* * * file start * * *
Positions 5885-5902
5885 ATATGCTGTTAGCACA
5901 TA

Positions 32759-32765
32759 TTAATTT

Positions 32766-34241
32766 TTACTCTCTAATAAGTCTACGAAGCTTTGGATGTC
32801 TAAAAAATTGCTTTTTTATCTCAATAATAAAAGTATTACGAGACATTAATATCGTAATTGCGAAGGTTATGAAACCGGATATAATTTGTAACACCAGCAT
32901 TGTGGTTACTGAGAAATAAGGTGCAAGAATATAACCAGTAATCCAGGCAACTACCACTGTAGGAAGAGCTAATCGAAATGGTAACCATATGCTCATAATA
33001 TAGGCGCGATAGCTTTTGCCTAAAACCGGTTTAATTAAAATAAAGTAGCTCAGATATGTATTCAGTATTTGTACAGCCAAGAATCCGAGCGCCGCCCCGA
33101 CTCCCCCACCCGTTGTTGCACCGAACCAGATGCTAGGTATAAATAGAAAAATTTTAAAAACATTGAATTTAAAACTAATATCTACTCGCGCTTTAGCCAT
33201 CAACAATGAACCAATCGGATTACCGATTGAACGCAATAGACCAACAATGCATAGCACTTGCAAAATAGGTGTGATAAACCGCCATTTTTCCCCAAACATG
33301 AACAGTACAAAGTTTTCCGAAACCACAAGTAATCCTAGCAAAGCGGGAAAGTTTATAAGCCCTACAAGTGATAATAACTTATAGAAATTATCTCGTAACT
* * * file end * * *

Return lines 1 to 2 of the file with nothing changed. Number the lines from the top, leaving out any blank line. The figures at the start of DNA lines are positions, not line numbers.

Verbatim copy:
Positions 5885-5902
5885 ATATGCTGTTAGCACA